Retail Sales Unchanged; Import Prices Weak in April

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Retail Sales
Alan Diaz/APShoppers at Bayside Marketplace in downtown Miami.
By Lucia Mutikani

WASHINGTON -- U.S. retail sales were flat in April as households cut back on purchases of automobiles and other big-ticket items, indicating the economy was struggling to rebound strongly after barely growing in the first quarter.

The weak retail sales report from the Commerce Department, and other data released Wednesday showing the 10th straight month of declining import prices in April, suggest little urgency for the Federal Reserve to start raising interest rates.

"In terms of the Fed, the sluggish spending and economic growth performance will continue to argue for a later start to liftoff, essentially ruling out a mid-year hike," said Millan Mulraine, deputy chief economist at TD Securities in New York.

While March's retail sales were revised higher to show a 1.1 percent increase instead of the previously reported 0.9 percent rise, that wasn't enough to offset the general weak tone of the report. Economists had forecast sales up 0.2 percent in April.

Futures markets continued to show that traders don't expect an interest rate hike until December at the earliest. The dollar fell against the euro and the yen, while prices for U.S. Treasury debt rose. U.S. stocks were trading higher.

Retail sales excluding automobiles, gasoline, building materials and food services were also unchanged after an upwardly revised 0.5 percent increase in March.

These so-called core retail sales correspond most closely with the consumer spending component of gross domestic product. Economists had forecast core retail sales rising 0.5 percent in April after a previously reported 0.4 percent increase in March.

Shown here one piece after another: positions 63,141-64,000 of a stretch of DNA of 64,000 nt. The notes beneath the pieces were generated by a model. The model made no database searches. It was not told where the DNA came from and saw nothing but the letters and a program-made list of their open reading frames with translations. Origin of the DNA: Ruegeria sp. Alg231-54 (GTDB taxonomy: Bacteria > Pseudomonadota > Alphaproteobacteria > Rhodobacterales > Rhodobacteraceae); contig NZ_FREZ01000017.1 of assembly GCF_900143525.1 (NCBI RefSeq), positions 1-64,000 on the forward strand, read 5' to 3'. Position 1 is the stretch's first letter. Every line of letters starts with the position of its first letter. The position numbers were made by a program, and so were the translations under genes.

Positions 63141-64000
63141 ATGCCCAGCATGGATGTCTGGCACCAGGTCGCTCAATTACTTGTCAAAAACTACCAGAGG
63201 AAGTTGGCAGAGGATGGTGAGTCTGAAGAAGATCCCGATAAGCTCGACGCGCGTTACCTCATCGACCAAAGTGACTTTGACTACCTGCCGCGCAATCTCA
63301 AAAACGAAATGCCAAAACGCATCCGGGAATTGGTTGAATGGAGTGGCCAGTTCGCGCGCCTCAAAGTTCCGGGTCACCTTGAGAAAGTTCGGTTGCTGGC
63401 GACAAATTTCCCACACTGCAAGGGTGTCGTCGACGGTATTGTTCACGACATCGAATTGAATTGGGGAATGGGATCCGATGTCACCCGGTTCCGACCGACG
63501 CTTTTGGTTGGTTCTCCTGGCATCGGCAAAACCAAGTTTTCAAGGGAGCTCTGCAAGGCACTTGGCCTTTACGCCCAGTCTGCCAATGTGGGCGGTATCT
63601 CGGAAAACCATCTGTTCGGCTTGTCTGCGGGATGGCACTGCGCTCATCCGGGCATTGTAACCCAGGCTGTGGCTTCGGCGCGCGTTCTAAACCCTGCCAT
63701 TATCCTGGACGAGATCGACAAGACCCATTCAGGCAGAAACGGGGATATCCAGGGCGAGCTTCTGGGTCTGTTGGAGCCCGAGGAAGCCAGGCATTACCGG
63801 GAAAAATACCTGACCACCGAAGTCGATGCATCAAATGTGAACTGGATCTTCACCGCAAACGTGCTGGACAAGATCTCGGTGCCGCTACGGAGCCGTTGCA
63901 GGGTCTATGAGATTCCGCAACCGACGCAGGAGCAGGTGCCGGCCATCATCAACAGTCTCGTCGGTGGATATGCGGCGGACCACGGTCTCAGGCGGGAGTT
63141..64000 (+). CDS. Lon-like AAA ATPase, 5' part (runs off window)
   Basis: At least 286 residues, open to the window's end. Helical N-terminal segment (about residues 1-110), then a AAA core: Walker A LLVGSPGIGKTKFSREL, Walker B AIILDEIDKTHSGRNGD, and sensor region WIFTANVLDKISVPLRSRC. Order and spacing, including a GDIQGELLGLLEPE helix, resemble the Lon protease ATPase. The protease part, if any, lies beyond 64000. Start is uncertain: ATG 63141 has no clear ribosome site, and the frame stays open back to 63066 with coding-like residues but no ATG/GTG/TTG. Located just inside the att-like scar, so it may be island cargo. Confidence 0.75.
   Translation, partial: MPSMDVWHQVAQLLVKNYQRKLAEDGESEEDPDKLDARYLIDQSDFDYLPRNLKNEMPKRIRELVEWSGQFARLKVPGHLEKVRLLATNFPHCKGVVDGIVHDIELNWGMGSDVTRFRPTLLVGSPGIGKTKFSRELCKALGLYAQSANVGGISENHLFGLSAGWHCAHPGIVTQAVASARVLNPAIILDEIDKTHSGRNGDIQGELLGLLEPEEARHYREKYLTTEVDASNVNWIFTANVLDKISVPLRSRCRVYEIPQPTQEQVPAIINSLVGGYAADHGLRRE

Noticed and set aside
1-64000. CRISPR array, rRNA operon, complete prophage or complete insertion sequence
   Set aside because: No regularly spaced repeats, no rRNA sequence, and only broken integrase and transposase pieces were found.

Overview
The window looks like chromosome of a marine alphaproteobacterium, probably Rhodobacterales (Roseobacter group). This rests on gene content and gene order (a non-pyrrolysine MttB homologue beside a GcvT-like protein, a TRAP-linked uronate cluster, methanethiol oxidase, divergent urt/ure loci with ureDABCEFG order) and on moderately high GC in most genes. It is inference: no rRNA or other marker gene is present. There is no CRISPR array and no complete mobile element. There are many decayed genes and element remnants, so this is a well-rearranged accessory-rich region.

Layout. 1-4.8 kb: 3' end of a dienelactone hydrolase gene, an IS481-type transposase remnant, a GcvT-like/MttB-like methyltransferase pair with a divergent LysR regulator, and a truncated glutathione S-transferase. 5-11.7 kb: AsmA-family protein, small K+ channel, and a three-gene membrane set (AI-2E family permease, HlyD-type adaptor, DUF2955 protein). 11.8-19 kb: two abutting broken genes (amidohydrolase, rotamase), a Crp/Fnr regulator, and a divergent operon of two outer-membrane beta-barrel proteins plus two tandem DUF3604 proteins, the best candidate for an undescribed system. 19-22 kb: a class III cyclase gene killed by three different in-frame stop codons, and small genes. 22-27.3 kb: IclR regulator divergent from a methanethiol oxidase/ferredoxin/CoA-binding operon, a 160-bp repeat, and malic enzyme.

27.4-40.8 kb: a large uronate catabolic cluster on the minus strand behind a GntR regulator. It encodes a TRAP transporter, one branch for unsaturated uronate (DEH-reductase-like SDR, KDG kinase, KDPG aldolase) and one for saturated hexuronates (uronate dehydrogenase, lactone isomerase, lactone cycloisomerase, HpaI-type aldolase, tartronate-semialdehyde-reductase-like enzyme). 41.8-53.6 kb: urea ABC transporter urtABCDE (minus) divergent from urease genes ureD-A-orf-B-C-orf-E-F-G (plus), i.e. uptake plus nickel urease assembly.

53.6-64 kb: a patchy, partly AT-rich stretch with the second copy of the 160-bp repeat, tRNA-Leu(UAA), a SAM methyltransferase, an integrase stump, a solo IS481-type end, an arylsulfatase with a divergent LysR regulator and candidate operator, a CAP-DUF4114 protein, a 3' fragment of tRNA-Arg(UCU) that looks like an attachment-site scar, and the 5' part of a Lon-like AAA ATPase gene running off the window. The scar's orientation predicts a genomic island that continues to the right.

Savings From Cheaper Gas

Retail sales have trended weaker despite households getting a massive windfall from lower gasoline prices. Consumers appear to have saved much of the money from the cheaper gasoline.

"The continuing weakness of retail sales in April brings into question our working assumption that the soft patch through the winter months was largely due to the unseasonably cold temperatures," said Paul Ashworth, chief economist at Capital Economics in Toronto.

Retailer Macy's (M) said net income fell to $193 million in the first quarter ended May 2 from $224 million, blaming the decline on cold weather and a strong dollar, which put a squeeze on spending by tourists.

The retail sales data added to employment and manufacturing reports in suggesting that while the economy was regaining its footing at the start of the second quarter, it lacked enough vigor to convince the Fed to tighten monetary policy before the end of the year.

The economy was walloped earlier in the year by a mix of bad weather, disruptions at ports, the strong dollar and deep spending cuts by energy firms. The government reported last month that GDP expanded at a 0.2 percent annual pace in the first three months of the year.

Economic Sluggishness

Trade and wholesale inventory data published last week, however, suggested the economy actually contracted. That was corroborated by a third report from the Commerce Department on Wednesday, showing business inventories barely rose in March.

The government will release its GDP revision later this month.

The case for the central bank to delay raising interest rates was strengthened by a separate report from the Labor Department showing import prices fell 0.3 percent in April after slipping 0.2 percent in March.

The dollar, which has gained about 11 percent against the currencies of the United States' main trading partners since June, and lower crude oil prices are keeping a lid on price pressures. That has left inflation running well below the Fed's 2 percent target.

Last month, retail sales were curbed by declines in receipts at auto dealerships, service stations, furniture and electronic and appliance stores.

There were some pockets of strength, with sales of clothing, sporting goods and building materials and garden equipment rising. Receipts at online stores rose as did those at restaurants and bars.